I would not be opposed to revisiting my cutlery and assuming a position in the kitchen once again but, it would have to be during a period where I have the luxury of taking up a new art form, where I can view kitchen capers as a study of gastronomy rather than a chore to toil away at. It would never hurt to birth a new talent but, for the majority of the time I’d much rather be enjoying the secrets of gourmet dining than creating it. As the ultimate minority in this day and age, a minority within race, gender and thought spheres, I can say that I am, and forever will be, a proud individual. I know this because no matter what society demands, and what the world becomes, there are three things I will never be afraid to admit: my ethnicity, gender and opinion.
With a naturally competitive spirit (while I may never convert my perspectives on domesticity and the female’s role to that of the more traditional or stringent perspectives of other females) I am not against improving myself, nurturing and broadening my skills to new found areas. I believe that growth is necessary in all aspects of life and I also believe that domesticity is currently an uncharted land for me to discover. Once charted, I would be able to customize this arena to my liking with my own personal style. There may be intriguing sides to domestication to be found, such as personalities like my inner Martha Stewart but, not because I have to and not because it will make me any more of a woman than I already am. If my blog survives my maternity, I don’t doubt that there will be many more entries to be chronicled. Stay tuned and in the meantime, keep a clean home and nice smelling kitchen.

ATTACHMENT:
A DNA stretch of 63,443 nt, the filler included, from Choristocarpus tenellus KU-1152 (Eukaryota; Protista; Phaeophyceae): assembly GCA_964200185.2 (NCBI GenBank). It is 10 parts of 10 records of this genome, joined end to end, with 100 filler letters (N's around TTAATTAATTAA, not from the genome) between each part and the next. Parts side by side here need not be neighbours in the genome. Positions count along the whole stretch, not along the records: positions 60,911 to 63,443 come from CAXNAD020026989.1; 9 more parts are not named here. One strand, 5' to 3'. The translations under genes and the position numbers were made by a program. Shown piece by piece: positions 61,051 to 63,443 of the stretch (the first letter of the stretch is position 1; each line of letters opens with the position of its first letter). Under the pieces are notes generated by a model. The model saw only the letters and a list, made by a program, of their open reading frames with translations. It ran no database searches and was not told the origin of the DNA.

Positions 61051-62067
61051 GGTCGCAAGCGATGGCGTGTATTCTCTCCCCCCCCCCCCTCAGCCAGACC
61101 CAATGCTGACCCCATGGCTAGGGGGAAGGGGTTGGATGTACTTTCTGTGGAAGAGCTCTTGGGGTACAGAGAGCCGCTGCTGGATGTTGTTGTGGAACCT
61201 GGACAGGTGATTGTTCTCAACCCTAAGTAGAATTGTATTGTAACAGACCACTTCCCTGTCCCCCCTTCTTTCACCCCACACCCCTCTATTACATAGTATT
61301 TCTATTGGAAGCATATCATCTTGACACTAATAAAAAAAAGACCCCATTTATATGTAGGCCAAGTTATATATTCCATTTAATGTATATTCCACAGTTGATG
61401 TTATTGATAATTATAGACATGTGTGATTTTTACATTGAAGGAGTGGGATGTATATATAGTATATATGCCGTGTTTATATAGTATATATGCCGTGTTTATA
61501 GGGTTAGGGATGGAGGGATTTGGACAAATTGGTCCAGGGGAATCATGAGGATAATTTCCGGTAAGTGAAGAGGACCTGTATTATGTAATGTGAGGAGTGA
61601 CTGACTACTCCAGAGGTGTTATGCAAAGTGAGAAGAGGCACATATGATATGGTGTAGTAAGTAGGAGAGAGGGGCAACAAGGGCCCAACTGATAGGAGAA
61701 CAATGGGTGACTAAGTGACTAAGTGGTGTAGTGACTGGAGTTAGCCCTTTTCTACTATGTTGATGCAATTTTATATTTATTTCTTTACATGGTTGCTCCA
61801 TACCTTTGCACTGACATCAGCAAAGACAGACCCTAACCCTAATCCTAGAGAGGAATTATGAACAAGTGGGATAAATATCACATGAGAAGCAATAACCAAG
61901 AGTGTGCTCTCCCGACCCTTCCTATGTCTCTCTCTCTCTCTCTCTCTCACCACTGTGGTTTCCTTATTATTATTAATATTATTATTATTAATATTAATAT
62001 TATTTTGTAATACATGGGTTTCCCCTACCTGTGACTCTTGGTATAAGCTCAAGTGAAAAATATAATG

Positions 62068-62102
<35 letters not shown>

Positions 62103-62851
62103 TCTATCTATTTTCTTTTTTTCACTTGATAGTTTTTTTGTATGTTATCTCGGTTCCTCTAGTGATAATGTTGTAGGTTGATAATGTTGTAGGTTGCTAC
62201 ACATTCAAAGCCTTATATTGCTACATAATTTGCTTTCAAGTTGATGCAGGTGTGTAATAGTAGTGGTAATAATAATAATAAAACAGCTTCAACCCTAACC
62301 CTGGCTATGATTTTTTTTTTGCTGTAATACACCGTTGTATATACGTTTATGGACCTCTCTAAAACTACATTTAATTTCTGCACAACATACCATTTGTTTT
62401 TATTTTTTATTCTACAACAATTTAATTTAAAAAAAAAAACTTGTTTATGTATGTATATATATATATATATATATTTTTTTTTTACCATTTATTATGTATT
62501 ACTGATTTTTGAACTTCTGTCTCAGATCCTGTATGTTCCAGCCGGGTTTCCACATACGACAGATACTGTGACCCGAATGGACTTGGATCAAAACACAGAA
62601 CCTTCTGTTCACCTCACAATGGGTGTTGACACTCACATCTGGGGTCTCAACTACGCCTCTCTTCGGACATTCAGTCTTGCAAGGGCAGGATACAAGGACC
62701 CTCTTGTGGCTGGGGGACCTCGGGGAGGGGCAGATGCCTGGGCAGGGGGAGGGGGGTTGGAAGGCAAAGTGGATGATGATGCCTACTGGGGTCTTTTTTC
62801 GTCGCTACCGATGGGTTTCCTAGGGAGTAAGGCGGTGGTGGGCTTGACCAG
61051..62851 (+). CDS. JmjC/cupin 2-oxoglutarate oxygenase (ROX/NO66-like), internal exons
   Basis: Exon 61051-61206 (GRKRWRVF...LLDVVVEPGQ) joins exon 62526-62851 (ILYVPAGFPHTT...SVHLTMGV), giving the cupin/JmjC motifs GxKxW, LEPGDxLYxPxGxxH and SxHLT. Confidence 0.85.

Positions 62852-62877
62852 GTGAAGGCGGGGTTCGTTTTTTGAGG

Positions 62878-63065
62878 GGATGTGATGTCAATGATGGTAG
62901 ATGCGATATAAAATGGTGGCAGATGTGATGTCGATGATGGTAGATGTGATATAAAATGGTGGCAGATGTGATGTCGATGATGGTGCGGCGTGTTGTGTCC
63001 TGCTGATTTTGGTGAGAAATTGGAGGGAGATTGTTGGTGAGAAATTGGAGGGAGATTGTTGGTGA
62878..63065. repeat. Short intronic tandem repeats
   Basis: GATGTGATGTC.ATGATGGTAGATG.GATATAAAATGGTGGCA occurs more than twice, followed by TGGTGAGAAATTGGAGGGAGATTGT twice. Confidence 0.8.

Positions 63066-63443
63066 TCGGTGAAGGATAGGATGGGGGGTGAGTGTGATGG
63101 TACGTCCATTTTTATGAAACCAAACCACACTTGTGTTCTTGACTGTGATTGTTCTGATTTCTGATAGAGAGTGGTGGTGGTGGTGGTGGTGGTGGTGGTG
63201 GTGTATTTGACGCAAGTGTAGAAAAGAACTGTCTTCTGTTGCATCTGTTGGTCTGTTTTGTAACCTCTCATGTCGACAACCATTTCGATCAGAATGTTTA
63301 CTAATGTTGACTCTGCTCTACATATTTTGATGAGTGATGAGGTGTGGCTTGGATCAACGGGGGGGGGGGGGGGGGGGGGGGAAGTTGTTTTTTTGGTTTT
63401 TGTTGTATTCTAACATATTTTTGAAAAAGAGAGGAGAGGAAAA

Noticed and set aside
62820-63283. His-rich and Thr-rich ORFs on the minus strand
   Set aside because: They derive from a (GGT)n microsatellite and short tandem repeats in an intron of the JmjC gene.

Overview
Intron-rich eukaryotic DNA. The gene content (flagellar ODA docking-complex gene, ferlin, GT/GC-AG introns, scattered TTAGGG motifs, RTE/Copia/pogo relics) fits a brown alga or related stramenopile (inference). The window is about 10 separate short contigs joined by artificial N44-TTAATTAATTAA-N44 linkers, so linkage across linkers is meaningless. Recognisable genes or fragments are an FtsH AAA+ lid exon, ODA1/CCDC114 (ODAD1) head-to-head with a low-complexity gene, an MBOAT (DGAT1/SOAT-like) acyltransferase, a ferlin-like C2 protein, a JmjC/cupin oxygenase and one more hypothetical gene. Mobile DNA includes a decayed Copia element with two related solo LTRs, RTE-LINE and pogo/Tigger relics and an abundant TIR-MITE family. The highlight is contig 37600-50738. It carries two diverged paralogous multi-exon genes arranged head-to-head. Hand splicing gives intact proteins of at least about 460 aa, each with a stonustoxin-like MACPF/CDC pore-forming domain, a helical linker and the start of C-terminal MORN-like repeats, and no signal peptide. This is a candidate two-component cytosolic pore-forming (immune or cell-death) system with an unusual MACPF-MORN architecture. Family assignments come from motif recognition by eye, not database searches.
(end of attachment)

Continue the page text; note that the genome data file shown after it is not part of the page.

- Home training (justjoxy.wordpress.com)
- Domestic Me (ggiblog.wordpress.com)
- Star cook Nigella’s husband ‘prefers breakfast cereal’ (bbc.co.uk)
- Hay Festival 2011: How to Be a Domestic Goddess is an ‘important feminist tract’, says Nigella Lawson (telegraph.co.uk)
- So long as it’s not Pedigree Chum (stillnonethewiser.wordpress.com)
- Lily Allen living in domestic bliss, awww! (heatworld.com)